|Table 3: Subjective sense of well-being inventory scores in the intervention and control groups at day 1 and day 10|
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The NEO-FF PI-R personality assessment showed a significant improvement in personality by decreased scores for neuroticism (P<0.001), and increased (P<0.001) scores for extraversion, openness to experience, agreeableness, and conscientiousness [Table 4]. The control group did not show any changes in personality within 10 days.
|Table 4: Neuroticism extraversion openness to experience five factor personality inventory revised (NEO-FF PI-R) scores in the intervention and control groups at day 1 and day 10|
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| Discussion|| |
The intervention in this study was a comprehensive short-term, yoga-based lifestyle intervention comprised of simple physical exercises, relaxation techniques, stress management, diet and other aspects of lifestyle. The results showed that even a short-term lifestyle intervention reduced anxiety levels, improved personality and to an extent enhanced subjective well-being. This benefit, especially when achieved within a short time frame, appears promising because patient compliance becomes higher with shorter period of their engagement with the hospital/clinic and hence increases the clinical utility of the intervention. These benefits were spread over a wide range of chronic diseases, which implies that lifestyle intervention has an efficacy regardless of specific diagnosis as shown previously by other studies. ,,,
Anxiety is known to aggravate ill health and also reduces the efficacy of medical or surgical treatment. ,,,,,, Therefore, reducing anxiety in these patients may not only improve the quality of life but also improve the treatment efficacy. The present study demonstrated a significant reduction in anxiety following a simple yoga-based lifestyle intervention. These findings are similar to those observed in previous studies that showed a significant decrease in the trait anxiety scores following meditation ,,,,,, and breathing exercises as the relaxation techniques; and in state anxiety following muscle relaxation techniques and listening to music.  Further, there was a clinical improvement in patients with chronic neck pain following a yoga-based intervention.  Together these findings suggest that reducing anxiety is beneficial in improving clinical profile as well as enhancing the efficacy of treatment offered to these patients.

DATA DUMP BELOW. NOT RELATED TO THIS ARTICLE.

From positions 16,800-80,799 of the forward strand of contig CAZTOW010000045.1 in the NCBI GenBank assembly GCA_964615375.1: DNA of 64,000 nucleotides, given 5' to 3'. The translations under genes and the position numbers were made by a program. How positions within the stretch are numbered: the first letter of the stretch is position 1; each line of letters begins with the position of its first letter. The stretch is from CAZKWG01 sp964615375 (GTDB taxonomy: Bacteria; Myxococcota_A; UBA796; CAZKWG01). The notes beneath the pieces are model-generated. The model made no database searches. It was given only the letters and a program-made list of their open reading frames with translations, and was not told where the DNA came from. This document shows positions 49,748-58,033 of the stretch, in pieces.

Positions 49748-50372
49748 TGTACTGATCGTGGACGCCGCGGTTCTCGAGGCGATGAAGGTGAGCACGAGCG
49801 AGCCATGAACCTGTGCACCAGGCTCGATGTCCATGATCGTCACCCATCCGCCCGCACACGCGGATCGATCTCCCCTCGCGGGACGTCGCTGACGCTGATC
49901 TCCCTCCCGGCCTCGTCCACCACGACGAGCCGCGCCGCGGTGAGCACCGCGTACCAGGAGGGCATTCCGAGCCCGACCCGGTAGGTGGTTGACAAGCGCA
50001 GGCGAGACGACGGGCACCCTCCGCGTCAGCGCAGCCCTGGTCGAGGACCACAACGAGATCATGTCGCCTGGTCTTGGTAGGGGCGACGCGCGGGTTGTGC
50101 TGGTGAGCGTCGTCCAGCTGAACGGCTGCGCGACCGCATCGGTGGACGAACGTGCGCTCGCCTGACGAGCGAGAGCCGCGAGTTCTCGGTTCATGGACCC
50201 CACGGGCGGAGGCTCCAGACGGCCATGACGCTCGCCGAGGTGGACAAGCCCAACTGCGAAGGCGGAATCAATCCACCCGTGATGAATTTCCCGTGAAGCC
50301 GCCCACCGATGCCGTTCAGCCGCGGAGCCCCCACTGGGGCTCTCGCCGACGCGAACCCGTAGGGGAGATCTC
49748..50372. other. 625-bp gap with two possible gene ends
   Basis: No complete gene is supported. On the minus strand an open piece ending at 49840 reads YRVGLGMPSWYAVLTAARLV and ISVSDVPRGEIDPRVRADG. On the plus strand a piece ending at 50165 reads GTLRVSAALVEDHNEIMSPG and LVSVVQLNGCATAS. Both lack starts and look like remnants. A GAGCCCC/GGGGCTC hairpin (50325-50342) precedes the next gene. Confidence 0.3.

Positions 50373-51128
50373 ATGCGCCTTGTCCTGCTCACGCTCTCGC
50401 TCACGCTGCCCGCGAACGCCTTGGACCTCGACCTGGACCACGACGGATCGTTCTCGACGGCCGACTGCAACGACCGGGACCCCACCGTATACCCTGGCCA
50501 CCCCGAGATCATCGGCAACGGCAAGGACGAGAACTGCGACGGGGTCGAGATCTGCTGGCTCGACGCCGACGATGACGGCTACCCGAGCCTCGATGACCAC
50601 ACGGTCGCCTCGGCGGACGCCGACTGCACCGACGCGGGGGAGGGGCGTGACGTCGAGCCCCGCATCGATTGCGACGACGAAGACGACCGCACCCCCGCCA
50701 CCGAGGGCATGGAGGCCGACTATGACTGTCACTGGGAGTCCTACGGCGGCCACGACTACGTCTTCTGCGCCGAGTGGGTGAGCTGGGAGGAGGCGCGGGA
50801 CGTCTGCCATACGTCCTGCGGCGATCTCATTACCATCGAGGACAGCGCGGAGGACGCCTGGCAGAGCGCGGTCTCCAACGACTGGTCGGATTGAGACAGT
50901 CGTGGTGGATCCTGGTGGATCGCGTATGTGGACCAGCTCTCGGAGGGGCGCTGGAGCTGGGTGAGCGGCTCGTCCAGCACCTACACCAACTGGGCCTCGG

Regarding subjective well-being, all individual factors of the SUBI scoring system, the general well-being (F1), expectation achievement congruence (F2), confidence in coping (F3) and transcendence (F4) showed improvement in these patients as well as those who were overweight. These factors together indicate an improvement in feeling of success, satisfaction for achievements in life, and confidence in coping with crisis. Other parameters of SUBI scores like family group support, and social support also showed an improvement. Consistent with these findings, the negative factors of SUBI scores like general well-being negative effect (F11) showed a reduction, indicating a positive effect of intervention. These results are in-line with previous studies where a beneficial effect of yoga was observed on various physiological and psychological parameters.  However, the subjective well-being is largely culturally oriented and the results of the present study can be therefore compared to the studies in Indian patients only. A previous study which evaluated change in SUBI scores after four months of yogic practices in healthy subjects did not show any significant changes for family group support and social group support (Factors 5 and 6).  We observed a significant improvement in the general well-being negative affect (Factor 11), which is contradictory to a previous study with a yogic intervention.  The results of current study support our previous findings where this short-term lifestyle intervention was effective in reducing oxidative stress,  and also improved serum lipid profile and fasting plasma glucose.  This study therefore re-emphasizes the benefits of a short-term, yoga-based lifestyle intervention program.